Delaware (Lenni-Lenapi) Legends

Ketanëtuwit (Kitanitowit) means “Great Spirit” in the Lenape language, and is the Lenape name for the Creator God. He is sometimes also referred to as Kishelëmukonkw, which literally means “Creator,” or as Kanshë-Pàhtàmàwas, which means “great god.”

Unlike most other Algonquian folklore, Lenape stories sometimes personified the Great Spirit as a human interacting with the Lenapes; other Lenape myths treated Ketanëtuwit as a divine spirit with no human form or attributes.

Characters found in Delaware Legends:

Crazy Jack (Wehixamukes, Kupahweese) Human trickster figure, notable for foolishness and laziness, but usually escaping serious peril through moments of intuitive wisdom and good luck.

Mahtantu (Matantu,  Manëtu ) – The spirit  of death. A destructive, often evil being usually in opposition to Ketanëtuwit. After the introduction of Christianity, Lenape people frequently identified Mahtantu with the Devil.

Mesingw (Misingw, Misinkhalikan) – This is the Lenape Mask Spirit, a powerful, sacred medicine spirit who appears to Lenape men in dreams and is the focus of certain traditional Lenape religious rituals. Some people (especially non-Natives) have begun associating Mesingw with Bigfoot recently, but this is not a traditional view– many Native American tribes do indeed have sasquatch/hairy man legends but the Lenape Mask Spirit is not one of them.

Mëxaxkuk (Maxa’xâk) – Underwater horned serpent common to the legends of most Algonquian tribes. It is said to lurk in lakes and eat humans.

Mhuwe (Mehuwe) – A man-eating giant of Delaware folklore, like the Windigo of the Ojibway and Cree tribes or the Chenoo of the Mi’kmaq and Maliseet.

Moskim or Tschimammus – Rabbit, the benevolent culture hero of the Lenape tribes (sometimes referred to as a transformer). Not many stories about Moskim are still told today, but he seems to have shared some similarities with other Algonquian heroes such as the Wabanaki Glooskap, Anishinabe Nanabozho, and Cree Wesakaychak.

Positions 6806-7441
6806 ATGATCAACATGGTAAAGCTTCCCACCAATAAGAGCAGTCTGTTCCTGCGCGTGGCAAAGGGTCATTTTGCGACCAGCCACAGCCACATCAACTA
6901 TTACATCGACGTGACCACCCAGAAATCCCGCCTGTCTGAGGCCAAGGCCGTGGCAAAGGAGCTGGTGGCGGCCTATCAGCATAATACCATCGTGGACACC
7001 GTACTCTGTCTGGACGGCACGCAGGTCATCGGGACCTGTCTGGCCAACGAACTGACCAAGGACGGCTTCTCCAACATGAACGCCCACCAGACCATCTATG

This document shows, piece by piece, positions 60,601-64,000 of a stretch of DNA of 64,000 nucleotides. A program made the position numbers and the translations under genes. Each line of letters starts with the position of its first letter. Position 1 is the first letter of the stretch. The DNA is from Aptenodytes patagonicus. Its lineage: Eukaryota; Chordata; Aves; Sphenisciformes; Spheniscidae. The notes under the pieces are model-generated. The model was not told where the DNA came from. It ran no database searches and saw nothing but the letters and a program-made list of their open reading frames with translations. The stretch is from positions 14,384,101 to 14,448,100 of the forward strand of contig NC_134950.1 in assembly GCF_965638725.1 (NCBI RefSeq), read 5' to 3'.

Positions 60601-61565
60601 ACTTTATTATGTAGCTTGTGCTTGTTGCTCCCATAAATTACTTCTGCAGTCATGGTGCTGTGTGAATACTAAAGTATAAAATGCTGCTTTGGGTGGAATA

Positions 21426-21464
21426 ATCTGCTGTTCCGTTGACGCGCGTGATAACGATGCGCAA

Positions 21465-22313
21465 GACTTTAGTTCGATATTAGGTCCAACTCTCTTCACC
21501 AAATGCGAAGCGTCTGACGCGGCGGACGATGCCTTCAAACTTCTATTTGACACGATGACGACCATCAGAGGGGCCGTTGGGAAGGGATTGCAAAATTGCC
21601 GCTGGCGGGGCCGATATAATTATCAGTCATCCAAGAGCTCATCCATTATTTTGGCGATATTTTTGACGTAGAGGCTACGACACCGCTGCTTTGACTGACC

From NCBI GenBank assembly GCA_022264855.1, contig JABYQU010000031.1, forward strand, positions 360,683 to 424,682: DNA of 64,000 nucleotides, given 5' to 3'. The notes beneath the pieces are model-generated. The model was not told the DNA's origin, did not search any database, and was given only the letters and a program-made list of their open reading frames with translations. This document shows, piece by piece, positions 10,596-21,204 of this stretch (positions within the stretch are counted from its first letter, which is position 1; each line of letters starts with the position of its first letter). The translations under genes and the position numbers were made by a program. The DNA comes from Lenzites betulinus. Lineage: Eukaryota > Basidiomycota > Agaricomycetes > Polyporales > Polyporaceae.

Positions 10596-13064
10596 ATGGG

Nanapush (Nanabozho) – Nanapush was not a Lenape character at all but the culture hero of the Anishinabe tribes. This is one of several confusions introduced by Rafinesque’s “Walam Olum” book. Lenape stories featuring Nanabush were probably originally about Moskim/Tschimammus, or else may actually be Chippewa stories mistaken for Lenape ones.

Thunder Beings (Pèthakhuweyok) – Powerful storm spirits that live in the sky and cause thunder and lightning. They are usually depicted as giant birds in Delaware stories, although sometimes they have human heads or other attributes. Thunder Beings are dangerous spirits who sometimes kill people with their powers, but they are also sworn enemies of the horned serpents and sometimes rescue people from those monsters.

Underwater Panthers – Powerful mythological creatures something like a cross between a cougar and a dragon. They are dangerous monsters who live in deep water and cause men and women to drown.

Wemategunis (Matekanis) – Magical little people of the forest, like sprites or dwarves. They are mischievous but generally benevolent creatures, although they can be dangerous if they are disrespected.

Yakwahe – A giant hairless bear monster, associated by some people with ancient mammoths.

Famous Delaware Indians

Delaware (Lenni-Lenapi) Legends:


Article Index:

The Rainbow and the Flood

The Lenni-Lenapi are the First People, so that they know this story is true. After the Creation of the earth, the Mysterious One covered it with a blue roof. Sometimes the roof was very black. Then the Manitou of Waters became uneasy. He feared the rain would no longer be able to pour down upon the earth through this dark roof.

Tradition of the Calamet

In the days of the old men, far to the north there lived a nation with many villages. Their warriors were as many as the buffalo herds on the plains toward the Darkening Land. Their tepees were many on the shores of a beautiful lake and along wide rivers.